In 2011, President Barack Obama signed into law a bill that authorized the Congressional Gold Medal to be awarded collectively to the 442nd Regimental Combat Team, the 100th Infantry Battalion, and the Military Intelligence Service. These units, composed primarily of Japanese-American soldiers, had played crucial roles in the war effort, defying prejudice and discrimination to serve their nation with honor.
The ceremony to award the Congressional Gold Medal was a historic event that brought together surviving Japanese-American veterans, their families, and a grateful nation. The Capitol Rotunda was filled with a sense of reverence and gratitude as the contributions of these heroes were finally acknowledged in the hallowed halls of Congress.
Sgt. Robert Kuroda's family was among the attendees, proudly representing his legacy. The Congressional Gold Medal, adorned with a ribbon that bore the colors of the 442nd Infantry Regiment, was presented to the veterans or their families, as a symbolic gesture of appreciation for their sacrifices.
The Congressional Gold Medal not only recognized the valor of Japanese-American veterans but also carried profound symbolism. It represented a healing of wounds that had been inflicted by prejudice and mistrust. By acknowledging the courage and loyalty of these veterans, the nation was taking a crucial step toward reconciliation, showing that the mistakes of the past should not be forgotten but should also not define the future.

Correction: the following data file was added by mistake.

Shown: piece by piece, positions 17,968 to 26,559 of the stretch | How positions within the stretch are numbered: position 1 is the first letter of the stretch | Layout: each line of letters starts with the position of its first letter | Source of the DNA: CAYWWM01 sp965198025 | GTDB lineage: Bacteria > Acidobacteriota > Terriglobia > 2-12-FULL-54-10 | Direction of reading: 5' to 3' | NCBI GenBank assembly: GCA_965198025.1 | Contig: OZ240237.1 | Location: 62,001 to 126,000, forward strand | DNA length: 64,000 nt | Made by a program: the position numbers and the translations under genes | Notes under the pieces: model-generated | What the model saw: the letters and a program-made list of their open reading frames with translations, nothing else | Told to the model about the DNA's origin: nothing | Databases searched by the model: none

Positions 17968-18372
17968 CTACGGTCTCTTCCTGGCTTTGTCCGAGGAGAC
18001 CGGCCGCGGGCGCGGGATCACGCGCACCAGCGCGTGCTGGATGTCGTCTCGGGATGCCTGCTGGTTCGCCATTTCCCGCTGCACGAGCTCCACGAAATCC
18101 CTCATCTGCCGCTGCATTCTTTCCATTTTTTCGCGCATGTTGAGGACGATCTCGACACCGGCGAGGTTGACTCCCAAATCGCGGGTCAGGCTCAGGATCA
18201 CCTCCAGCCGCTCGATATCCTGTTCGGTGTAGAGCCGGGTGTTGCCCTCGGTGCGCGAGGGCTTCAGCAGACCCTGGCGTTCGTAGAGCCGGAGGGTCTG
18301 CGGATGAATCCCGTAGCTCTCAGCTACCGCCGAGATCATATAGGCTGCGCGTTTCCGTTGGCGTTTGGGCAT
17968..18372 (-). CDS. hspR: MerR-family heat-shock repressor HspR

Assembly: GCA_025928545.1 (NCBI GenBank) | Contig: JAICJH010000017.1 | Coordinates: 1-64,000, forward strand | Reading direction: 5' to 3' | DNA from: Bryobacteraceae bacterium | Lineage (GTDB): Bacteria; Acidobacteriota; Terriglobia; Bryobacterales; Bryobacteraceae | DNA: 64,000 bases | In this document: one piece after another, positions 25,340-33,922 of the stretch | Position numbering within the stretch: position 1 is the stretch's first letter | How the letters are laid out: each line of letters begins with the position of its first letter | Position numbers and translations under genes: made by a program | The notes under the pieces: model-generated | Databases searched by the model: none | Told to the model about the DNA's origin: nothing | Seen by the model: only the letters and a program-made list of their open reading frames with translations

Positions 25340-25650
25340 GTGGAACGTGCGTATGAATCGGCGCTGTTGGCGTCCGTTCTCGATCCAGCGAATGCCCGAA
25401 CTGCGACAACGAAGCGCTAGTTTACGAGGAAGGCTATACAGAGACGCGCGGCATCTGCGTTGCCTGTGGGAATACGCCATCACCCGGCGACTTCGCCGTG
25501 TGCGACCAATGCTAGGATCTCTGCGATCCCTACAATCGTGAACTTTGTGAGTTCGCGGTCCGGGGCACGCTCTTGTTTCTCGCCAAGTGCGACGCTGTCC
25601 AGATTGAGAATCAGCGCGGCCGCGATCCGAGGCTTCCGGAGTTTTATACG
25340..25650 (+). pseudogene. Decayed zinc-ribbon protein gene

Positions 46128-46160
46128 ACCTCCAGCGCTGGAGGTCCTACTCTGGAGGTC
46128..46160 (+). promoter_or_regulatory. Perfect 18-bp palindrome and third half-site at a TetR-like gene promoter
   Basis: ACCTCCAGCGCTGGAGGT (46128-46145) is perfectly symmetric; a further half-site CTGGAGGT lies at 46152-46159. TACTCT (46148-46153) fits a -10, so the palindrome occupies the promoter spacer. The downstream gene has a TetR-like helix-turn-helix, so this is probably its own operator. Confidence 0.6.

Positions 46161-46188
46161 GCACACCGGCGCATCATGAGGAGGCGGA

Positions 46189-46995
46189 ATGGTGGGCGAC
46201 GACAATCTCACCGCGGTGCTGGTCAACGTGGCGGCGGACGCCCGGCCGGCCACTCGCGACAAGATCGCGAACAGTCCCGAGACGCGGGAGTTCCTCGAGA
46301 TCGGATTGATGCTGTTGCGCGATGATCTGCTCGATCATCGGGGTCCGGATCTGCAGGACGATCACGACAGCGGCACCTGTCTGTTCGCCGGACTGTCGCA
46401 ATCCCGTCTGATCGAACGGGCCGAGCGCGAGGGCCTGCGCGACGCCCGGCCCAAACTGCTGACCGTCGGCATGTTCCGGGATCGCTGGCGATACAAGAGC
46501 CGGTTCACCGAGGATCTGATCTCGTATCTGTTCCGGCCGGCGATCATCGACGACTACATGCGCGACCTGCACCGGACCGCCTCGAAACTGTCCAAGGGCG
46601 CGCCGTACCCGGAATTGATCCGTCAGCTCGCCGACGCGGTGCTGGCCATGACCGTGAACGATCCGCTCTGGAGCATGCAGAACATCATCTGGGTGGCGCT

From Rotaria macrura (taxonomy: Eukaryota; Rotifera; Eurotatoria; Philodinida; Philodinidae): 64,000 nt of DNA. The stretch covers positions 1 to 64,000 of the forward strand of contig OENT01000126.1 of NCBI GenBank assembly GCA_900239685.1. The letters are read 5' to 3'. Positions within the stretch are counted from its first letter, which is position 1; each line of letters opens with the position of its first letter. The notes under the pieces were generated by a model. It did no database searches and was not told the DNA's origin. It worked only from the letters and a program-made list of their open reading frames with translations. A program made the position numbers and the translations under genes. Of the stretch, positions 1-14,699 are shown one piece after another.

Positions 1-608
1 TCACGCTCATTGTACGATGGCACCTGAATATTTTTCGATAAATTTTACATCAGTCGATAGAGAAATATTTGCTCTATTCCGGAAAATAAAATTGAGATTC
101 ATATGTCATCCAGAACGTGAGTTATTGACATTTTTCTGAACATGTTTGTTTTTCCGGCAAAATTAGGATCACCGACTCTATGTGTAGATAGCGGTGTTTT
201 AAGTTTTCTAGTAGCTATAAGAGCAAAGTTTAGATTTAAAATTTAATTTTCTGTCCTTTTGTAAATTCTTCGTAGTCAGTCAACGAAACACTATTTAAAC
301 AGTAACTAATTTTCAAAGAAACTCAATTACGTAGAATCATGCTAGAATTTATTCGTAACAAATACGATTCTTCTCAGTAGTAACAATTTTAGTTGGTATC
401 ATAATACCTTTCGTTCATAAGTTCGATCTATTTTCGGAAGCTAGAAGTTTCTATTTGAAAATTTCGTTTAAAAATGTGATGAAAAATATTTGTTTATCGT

The medal served as a reminder of the power of unity and the resilience of the human spirit. It spoke of a nation's capacity to learn from its mistakes and to grow stronger by embracing its diversity. Sgt. Robert Kuroda's name, engraved alongside the names of his fellow soldiers, stood as a testament to the triumph of valor over adversity.
As time marched forward, the legacy of Sgt. Robert Kuroda and the Japanese-American veterans of World War II continued to inspire. The Congressional Gold Medal displayed proudly in museums, libraries, and homes, served as a touchstone for conversations about courage, sacrifice, and the ongoing pursuit of justice.
Sgt Kuroda's story remained a beacon of hope, illustrating that even in the darkest times, individuals could rise above prejudice and hatred to serve a higher purpose. His memory lives on in the hearts of those who remembered his name, his actions, and his unwavering commitment to freedom.